-with Natasha Tziakis
Politics and positivity don’t normally go hand in hand, but for this election, it seems a lot of positives have come out of it.
Although there are still deeply rooted problems when it comes to politics, like poverty or environmental issues, there has been a huge social shift in the form of discussion and action.
This new wave of political action and discourse was proven as 1.2 million people cast an advanced vote in this year’s election.
In 2014, just 700,000 people cast an advanced vote.
Another 500,000 people voted in this year’s general election than the last. Not only that, some of those people will be talking to their friends and family about the election, policies and the rest. That fact alone should be seen as a national success as more people are actually getting actively involved with how New Zealand’s future is shaped.
Maybe it was Jacinda, maybe it was social media, or maybe people are just realising the power of their own voices. Growing up, I was so lucky to be raised in a family who were, and still are, politically active and interested. This has helped shape my view and encouraged me to always participate in democracy. But I know from personal experience that other families and people do not share these views and choose not to vote.
Yes, this is a choice for every individual to make, but the country will more or less stay the same every election as the same people will be voting. Because of this election, the country is changing. Regardless of what party leads our Government, kiwi’s have changed in their attitude towards politics and recognising their own voice.
These changes will both be positive and negative. As with any winning and governing party, mistakes can and will be made. The most important thing to take from this is that there has been a huge shift in what environment we used to think political discussion belonged in versus what it actually is now. Bars, flats, even the footpath can be a place for people to express their opinions about a New Zealand’s Government.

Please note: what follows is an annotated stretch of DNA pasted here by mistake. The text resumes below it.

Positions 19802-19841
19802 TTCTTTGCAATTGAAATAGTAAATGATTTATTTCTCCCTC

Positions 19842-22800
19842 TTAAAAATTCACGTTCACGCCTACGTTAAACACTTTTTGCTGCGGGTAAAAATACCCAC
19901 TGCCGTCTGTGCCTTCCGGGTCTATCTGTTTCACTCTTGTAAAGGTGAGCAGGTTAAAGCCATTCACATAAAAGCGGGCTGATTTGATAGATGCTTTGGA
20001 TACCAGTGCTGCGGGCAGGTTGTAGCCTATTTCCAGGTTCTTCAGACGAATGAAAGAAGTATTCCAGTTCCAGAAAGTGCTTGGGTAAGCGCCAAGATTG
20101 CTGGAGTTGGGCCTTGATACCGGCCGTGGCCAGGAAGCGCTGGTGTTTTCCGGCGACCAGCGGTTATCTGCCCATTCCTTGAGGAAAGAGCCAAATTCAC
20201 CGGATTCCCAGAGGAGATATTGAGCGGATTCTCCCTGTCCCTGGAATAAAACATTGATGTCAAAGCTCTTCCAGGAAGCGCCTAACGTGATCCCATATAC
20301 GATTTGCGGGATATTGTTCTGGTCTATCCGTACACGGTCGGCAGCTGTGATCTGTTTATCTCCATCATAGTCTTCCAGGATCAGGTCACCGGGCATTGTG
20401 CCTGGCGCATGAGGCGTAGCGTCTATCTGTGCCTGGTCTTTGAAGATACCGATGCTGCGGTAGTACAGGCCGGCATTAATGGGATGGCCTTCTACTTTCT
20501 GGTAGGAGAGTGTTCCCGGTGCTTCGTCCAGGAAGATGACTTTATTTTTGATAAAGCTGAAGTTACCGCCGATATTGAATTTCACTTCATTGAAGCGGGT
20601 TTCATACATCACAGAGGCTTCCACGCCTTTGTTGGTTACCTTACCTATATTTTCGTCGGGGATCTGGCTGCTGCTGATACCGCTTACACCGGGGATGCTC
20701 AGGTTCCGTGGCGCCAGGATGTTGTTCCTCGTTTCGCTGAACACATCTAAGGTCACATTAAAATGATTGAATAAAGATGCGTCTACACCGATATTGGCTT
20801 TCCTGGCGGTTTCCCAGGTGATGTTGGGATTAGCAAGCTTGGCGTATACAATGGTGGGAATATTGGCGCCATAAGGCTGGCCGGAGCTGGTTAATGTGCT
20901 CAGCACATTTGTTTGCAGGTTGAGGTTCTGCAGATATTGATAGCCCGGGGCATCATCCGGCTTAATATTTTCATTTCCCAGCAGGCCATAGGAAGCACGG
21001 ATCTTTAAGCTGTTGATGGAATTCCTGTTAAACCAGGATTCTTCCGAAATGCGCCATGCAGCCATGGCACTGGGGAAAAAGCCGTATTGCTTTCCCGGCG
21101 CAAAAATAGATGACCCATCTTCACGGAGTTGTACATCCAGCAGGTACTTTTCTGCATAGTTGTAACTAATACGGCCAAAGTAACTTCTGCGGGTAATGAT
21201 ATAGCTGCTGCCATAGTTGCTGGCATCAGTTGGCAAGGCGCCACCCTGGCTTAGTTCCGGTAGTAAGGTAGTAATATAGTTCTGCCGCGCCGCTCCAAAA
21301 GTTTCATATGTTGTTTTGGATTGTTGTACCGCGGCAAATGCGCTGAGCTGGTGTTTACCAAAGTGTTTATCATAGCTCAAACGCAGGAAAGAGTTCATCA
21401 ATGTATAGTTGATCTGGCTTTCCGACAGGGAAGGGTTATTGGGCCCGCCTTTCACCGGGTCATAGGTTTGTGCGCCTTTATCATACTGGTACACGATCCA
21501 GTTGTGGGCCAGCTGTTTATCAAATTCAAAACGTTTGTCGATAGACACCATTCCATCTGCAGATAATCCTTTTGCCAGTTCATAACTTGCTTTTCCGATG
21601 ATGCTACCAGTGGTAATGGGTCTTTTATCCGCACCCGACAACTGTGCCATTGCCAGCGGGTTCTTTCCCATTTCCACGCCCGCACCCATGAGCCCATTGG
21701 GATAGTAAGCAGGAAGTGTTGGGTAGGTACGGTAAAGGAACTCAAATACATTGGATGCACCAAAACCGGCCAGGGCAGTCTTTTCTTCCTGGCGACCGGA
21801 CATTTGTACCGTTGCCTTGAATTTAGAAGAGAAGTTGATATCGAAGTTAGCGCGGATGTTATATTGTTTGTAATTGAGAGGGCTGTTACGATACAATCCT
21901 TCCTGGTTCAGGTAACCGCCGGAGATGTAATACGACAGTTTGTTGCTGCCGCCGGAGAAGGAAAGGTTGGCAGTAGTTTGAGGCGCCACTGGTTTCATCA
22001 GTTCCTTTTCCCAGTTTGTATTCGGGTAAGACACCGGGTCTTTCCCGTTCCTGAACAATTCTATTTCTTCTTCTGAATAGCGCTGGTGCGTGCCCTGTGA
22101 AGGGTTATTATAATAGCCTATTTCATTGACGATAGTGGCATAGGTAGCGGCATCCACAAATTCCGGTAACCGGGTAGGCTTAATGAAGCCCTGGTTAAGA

It’s incredibly hard to write about a Government that had not yet been decided by the time of going to print. But it’s made me consider the wider changes the election has had and will continue to have, rather than just who the Prime Minister is. These considerations have made me stop and look at how student culture around politics is growing and developing to be even stronger. The fact that this column exists is a huge indication of how hungry us students are for political change and discussion.
With this being the last issue of Pinch of Politics for 2017, I’d like to say that those political memes you tag your friends in, watching the 6pm news and staying up-to-date, are signs of a small scale revolution. You are helping steer future New Zealander’s from an apathetic view, to a country that is involved and informed. So, thank you.